What academism did later incorporate from Modernist architecture was simply the construction style, which was then spread world-wide in the next generation in the name of Modernism and the International Style. However, that was fundamentally industrialism, having little in common with the original Bauhaus. Since then, this industrial style determines 99% of public buildings, as you can see there outside the window.’

Nakagin Capsule Tower (1972)

The modular construction of the Nakagin Capsule Tower was the world’s first example for capsule architecture built for actual use. Prefabricated capsules were attached or plugged into two circulation towers with built in stairwells and elevators, making it possible to exchange, replace and convert the components according to need. From the outside, the tower looks like a bunch of giant washing machines stacked together or a space station somewhere far away. The interior gives one the feeling of being in a submarine or a space capsule but the important point to consider here is the lack of space in most urban environments. Of course, looking at these structures today, they seem in a state of disrepair even though the highest-level technology and materials were used so the concept hasn’t taken off entirely. The design and feel might seem monotonous but it is the concept of individual elements linked to a single, asymmetrical, free form, growing structure that sticks in the mind.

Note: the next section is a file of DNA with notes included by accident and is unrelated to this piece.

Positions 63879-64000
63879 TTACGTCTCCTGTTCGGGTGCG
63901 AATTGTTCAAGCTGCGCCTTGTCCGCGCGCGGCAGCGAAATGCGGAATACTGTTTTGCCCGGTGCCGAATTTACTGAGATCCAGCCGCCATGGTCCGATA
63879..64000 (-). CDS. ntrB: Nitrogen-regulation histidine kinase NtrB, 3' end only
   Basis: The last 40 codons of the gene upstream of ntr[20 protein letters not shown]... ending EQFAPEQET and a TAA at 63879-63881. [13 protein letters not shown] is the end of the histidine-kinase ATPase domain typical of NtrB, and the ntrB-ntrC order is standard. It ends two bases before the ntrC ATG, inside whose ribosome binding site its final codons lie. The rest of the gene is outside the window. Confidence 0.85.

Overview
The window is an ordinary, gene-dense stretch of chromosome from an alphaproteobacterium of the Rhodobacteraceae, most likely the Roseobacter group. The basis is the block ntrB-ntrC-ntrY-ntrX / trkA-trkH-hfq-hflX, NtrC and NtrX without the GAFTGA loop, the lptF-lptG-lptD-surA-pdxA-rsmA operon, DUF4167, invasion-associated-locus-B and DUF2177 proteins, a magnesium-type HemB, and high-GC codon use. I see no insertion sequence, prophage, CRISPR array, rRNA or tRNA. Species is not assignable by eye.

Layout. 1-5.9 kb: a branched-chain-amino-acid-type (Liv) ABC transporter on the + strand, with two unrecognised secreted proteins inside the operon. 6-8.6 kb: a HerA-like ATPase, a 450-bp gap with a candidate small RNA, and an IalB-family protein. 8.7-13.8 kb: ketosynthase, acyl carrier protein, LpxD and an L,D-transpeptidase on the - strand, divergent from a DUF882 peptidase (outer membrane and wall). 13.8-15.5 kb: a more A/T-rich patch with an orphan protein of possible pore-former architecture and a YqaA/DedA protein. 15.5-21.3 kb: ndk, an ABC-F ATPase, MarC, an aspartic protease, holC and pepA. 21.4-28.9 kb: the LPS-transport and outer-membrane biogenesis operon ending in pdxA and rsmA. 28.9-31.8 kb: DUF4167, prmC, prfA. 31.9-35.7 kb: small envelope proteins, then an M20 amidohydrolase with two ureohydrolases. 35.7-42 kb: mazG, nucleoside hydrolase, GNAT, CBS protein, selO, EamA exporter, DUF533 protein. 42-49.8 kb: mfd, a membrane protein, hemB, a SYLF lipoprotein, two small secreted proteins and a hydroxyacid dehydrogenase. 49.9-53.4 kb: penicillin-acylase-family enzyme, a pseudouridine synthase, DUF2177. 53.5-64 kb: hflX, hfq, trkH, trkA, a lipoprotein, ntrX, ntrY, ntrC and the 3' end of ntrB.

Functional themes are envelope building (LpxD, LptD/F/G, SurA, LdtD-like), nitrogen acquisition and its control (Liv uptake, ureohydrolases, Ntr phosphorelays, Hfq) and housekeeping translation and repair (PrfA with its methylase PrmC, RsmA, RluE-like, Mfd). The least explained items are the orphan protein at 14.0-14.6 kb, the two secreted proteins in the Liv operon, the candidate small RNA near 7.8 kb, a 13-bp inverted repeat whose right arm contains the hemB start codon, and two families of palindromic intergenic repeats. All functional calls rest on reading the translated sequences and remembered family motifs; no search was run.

Kisho Kurokawa: ‘The architecture of Metabolism was based on the image of a living cell. That image encompasses notions of growth, division, exchange, transformation, autonomous parts, deconstruction, temporariness, recycling, rings ad a dynamic stability. Capsule architecture was an architectural expression of the living cell.’

Of course, Kurokawa has been involved in many other projects worth discussing, especially the relationship between architecture and nature in his work. Or man made ‘second nature’, an intermediary space where the indoors and outdoors, past and present and universal and local meet. I think his ideas are very relevant in the 21st century and beyond, particularly the notions of cultural identity and sustainability. I haven’t read it but Kurokawa’s book ‘Each One a Hero: The Philosophy of Symbiosis (1997)’ seems to be the book to get if you want to delve any further.


Kenji Ekuan